Sunday, October 27, 2013

Creepy Cemetery Photos To Inspire Your Halloween Writing

I take a lot of photos, not as many as Max does, but a LOT.  I also travel a lot.  And, for some reason, I take pictures of cemeteries.  A lot.
I have photos of band members on our dance tours climbing into unused graves in Italy, pictures of them lying supine on gravemarkers at Whitby Abbey (the famous graveyard mentioned in Dracula), shots of lonely, neglected headstones in the ghost town of Sego, Utah, shots of skulls in a neolithic tomb in the Orkney Islands, and some really odd graves in the Salt Lake City Cemetery.  I don't even remember when I started photographing stuff in graveyards; I've just done it for over 2 decades.
So, this week is Halloween, and I know there are other writers (and photographers) who read this blog. So I thought I'd share a few of my spooky photos with you this week.  (Maybe one of them will even inspire someone who plans to do NANWRIMO.)

To start off, here's this lovely faux-vintage number:

Spooky looking, isn't it?
It's actually a shot of an angel in the Mt. Olivet Cemetery near East High School in Salt Lake City.  I just used picmonkey to turn it into a pseudo-daguerreotype.

Here's another for your writing inspiration:

This is a shot of the interior of the ruins of Timoleague Abbey in Ireland.  The ruins are interesting enough, but the fact that I was greeted at the entrance with a large warning sign about the dangers of unlicensed gravedigging really blew my mind.  All around and about the abbey and the ground are centuries' worth of graves, modern ones on top of older ones.  And, apparently, there must be a significant problem with people digging graves by hand and just burying their loved ones without permits.  Freaky.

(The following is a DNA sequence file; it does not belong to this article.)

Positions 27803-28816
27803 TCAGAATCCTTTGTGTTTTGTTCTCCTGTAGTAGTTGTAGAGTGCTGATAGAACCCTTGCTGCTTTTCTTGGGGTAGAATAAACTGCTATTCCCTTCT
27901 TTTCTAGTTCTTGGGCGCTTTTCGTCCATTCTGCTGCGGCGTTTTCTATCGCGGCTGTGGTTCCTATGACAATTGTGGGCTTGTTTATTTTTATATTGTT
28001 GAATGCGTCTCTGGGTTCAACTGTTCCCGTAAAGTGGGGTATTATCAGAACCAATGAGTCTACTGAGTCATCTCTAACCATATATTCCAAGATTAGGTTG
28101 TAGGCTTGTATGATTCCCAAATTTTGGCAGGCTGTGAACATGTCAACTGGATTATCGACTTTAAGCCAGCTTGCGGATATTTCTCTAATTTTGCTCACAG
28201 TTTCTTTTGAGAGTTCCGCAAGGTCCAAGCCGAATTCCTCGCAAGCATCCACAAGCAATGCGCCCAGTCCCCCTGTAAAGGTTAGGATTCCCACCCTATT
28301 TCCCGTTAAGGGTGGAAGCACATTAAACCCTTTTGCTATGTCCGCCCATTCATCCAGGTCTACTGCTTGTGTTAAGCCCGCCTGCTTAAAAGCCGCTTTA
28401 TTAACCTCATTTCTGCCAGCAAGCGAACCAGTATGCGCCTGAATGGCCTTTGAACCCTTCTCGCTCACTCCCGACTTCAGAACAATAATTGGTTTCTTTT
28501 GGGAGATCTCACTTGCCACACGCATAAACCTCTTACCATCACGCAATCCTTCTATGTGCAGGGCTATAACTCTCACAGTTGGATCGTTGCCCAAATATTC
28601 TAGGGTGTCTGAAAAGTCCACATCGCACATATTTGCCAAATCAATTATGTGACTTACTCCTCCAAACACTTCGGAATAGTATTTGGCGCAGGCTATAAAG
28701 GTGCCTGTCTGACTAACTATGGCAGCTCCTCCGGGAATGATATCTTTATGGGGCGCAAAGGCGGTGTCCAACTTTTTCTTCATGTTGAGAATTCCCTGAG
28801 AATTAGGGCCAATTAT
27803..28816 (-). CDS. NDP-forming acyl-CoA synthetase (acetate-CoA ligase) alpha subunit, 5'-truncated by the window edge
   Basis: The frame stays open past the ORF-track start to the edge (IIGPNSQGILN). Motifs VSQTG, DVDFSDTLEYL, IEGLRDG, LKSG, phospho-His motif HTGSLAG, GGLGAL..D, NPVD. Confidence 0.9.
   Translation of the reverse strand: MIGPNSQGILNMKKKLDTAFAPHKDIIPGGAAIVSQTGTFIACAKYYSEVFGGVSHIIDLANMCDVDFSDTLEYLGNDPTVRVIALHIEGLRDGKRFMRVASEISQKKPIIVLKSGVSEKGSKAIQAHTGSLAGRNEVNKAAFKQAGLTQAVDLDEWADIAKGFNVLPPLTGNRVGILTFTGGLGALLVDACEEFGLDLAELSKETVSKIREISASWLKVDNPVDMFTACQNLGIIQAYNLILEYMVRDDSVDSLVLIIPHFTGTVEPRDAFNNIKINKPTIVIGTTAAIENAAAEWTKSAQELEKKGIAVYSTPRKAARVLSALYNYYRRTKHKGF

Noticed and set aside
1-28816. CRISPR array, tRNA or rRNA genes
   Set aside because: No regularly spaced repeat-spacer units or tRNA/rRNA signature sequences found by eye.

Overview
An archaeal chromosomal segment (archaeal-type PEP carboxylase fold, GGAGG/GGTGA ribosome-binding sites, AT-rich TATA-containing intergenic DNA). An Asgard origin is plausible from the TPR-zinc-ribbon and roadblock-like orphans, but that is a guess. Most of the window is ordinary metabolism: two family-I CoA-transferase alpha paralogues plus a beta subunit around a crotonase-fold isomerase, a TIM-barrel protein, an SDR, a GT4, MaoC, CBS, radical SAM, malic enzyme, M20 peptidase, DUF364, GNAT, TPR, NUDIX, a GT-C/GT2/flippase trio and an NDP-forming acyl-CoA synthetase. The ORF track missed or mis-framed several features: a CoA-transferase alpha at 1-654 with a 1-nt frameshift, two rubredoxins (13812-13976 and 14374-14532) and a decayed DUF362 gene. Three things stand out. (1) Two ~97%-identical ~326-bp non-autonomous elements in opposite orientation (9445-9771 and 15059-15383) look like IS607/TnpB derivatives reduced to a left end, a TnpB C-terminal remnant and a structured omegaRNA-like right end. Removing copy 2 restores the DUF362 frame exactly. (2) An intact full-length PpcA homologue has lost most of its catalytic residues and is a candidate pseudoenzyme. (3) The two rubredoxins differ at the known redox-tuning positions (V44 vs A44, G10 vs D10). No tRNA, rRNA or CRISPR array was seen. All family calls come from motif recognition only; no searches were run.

These 19th and early 20th century markers in the Heber City Cemetery in Utah remind me of giant chess pieces, waiting for -- possibly -- the Hand of God to move them.  Eerie.

And this grave in the Salt Lake City Cemetery is part of an urban legend.  Supposedly, if you visit this grave at midnight and walk backward around it three times, the face of the man buried there will appear in the little opening of the door.  Every high school kid knows someone who knows someone who has a neighbor/cousin/friend who swears s/he knows someone who did this and it worked.  (Personally, I've never tried it, but I bet that a visit to this tomb on Halloween would be very frightening -- if only because of the drunk/stoned people there trying to scare themselves into wetting their pants.)  But it's still rather creepy to see a grave that's supposedly haunted.

This concludes today's set of Halloween writing inspiration photos.  Check back again tomorrow for more spookiness!

1 comment:

  1. I've never tried "Emo's Tomb" either, although I have visited it in the middle of the night around Halloween. We have, though, tried to figure out what the "Emo" has to do with anything. The guy's name is not Emo, and I was in high school long before the Gothic/Emo labels existed. But it still was fun to go up there, walk around twice saying "Emo" and then chicken out before getting to the third time.